|Skirmish at Amon Hen|
|Conflict: War of the Ring|
|Date: February 26, 3019|
|Place: Amon Hen|
|Outcome: Victory for Isengard, Fellowship broken|
| || |
| || |
| 8 members of the Fellowship:|| Book:|
| || |
|War of the Ring|
Attack on the Woodland Realm – Weathertop – Balin's Tomb – Durin's Tower – Amon Hen – Fords of Isen – Near Fangorn – Cair Andros – Hornburg – Isengard – Ithilien – Battle of Osgiliath – Dale – Lórien – Mirkwood – Pelennor Fields – Cirith Ungol – Black Gate – Dol Guldur – Bywater
The Skirmish at Amon Hen was a battle between the Fellowship of the Ring and a small force of Uruk-hai, and was fought during the Third Age at Amon Hen. It resulted in the death of Boromir and the breaking of the Fellowship.
Frodo was given an hour alone to decide how the Fellowship would proceed in their quest. However, after an hour had long past, Frodo had still not returned. Boromir, who had earlier abandoned the remaining members of the Fellowship without their knowing, then returned. He recounted that he had seen Frodo an hour before, that he had tried to convince Frodo to bring the Ring to Minas Tirith, and that they then had an argument, resulting in Frodo putting on the Ring and vanishing. This story roused the suspicions of Aragorn, who guessed correctly that Boromir had not told the entire truth. At the conclusion of Boromir's story, Merry and Pippin immediately ran off to locate Frodo while Legolas and Gimli searched for the Ringbearer in a different direction.
Fearing that the Fellowship would be scattered and lost, Aragorn commanded Boromir to follow Merry and Pippin. Aragorn then instructed Sam to follow him to the Seat of Amon Hen, but Sam was unable to keep up with him. Thinking on his feet, Sam returned to camp seeing a boat seemingly push itself into the river. Realizing that an invisible Frodo was pushing the boat, Sam catches up to Frodo, convincing him to let him accompany him to Mordor.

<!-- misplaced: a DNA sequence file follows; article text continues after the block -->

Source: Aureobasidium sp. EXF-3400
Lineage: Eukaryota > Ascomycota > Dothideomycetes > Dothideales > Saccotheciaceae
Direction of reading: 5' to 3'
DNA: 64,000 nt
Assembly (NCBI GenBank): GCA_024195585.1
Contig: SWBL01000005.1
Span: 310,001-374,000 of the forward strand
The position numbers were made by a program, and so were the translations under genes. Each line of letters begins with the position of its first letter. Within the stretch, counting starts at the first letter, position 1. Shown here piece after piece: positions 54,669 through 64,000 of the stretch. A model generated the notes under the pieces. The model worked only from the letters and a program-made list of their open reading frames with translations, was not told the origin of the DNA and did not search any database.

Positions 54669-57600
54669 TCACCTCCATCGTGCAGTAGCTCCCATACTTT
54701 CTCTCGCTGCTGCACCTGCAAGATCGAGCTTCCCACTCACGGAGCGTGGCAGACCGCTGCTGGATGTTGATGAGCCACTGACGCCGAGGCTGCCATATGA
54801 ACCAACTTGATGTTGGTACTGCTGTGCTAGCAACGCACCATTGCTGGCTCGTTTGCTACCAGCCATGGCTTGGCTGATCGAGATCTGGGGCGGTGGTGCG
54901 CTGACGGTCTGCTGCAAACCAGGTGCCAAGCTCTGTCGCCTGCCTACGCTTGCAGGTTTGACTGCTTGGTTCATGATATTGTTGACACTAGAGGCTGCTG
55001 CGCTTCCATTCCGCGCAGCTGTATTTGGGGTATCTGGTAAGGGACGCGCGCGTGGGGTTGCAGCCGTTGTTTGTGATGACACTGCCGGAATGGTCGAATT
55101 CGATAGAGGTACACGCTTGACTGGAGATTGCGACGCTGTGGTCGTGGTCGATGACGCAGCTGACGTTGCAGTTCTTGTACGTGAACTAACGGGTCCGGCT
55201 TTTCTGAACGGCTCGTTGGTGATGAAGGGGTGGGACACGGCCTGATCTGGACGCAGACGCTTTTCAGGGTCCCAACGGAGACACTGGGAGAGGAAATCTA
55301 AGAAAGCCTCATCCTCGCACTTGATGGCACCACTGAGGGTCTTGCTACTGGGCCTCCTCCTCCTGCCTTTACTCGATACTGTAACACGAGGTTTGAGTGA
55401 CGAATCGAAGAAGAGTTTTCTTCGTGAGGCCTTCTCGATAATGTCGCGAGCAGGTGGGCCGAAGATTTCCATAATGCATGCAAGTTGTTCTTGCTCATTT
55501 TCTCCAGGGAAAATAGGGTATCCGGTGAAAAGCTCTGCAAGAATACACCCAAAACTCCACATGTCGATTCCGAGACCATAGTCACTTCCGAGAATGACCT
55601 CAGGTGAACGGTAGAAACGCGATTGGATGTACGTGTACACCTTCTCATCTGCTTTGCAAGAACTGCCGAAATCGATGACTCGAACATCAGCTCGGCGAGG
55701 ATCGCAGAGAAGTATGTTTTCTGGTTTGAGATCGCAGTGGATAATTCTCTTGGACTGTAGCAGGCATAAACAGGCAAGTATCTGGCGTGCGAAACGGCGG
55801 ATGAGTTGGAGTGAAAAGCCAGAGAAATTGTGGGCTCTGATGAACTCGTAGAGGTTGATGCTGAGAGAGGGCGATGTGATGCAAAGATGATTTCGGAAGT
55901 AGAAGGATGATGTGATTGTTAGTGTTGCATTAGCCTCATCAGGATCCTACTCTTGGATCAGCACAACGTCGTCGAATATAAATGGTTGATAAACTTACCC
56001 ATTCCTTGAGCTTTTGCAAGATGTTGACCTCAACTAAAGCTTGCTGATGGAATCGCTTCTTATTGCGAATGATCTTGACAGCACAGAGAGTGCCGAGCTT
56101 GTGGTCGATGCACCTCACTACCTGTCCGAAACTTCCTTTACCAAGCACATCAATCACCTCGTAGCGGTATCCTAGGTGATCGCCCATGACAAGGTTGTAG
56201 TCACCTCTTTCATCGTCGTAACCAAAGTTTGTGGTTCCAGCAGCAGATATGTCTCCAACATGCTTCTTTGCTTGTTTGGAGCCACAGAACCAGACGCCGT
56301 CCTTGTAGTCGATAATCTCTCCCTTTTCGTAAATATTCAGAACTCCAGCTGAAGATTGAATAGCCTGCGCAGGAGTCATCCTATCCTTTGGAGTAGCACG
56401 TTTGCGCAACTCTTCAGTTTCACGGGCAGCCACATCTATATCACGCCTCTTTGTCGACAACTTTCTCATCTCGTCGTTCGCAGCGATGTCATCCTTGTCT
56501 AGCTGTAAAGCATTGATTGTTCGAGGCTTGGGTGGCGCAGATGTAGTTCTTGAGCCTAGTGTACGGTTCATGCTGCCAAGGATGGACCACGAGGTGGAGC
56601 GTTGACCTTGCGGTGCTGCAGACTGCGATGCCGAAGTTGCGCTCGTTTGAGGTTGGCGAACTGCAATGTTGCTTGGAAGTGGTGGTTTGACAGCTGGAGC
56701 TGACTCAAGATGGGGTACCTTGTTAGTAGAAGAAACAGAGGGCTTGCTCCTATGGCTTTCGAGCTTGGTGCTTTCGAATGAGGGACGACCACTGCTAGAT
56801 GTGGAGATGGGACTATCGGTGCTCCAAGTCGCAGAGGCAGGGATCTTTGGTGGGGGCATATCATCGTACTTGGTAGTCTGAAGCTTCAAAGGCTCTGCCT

Meanwhile, Aragorn, who had reached the Seat of Amon Hen, hears the sounds of Orcs and Boromir blowing his horn. He runs to Boromir's aid but arrives too late along with the battle-worn Legolas and Gimli shortly thereafter. Boromir fought valiantly, redeeming himself for trying to steal the Ring from Frodo, but fell to many arrows allowing Merry and Pippin to be captured. With Frodo and Sam heading off to Mordor on their own, Aragorn decides that the fate of the Ring is no longer in their hands, so he, Legolas, and Gimli set out to rescue Merry and Pippin.
Portrayal in AdaptationsEdit
In Peter Jackson's film the Uruk-hai are led by Lurtz, who mortally wounds Boromir by shooting him with three arrows, before engaging in a duel with Aragorn. Aragorn does not participate in any combat in the books. Merry and Pippin, aware of Frodo's intention to leave the Fellowship, willingly create a diversion to allow Frodo to escape -- they are captured moments after Boromir is incapacitated by Lurtz's arrows. Before Lurtz can finish off Boromir, Aragorn appears and the two of them engage in a brutal fight until Lurtz is decapitated. However, Boromir is beyond saving. As in the book, he admits to attempting to take the One Ring by force and begs forgiveness, lamenting that the strength of Men will fail and that Sauron may succeed. Aragorn swears that Minas Tirith will not fall, nor will the strength of Men fail. Boromir accepts Aragorn as his king, before succumbing to his wounds and passing away.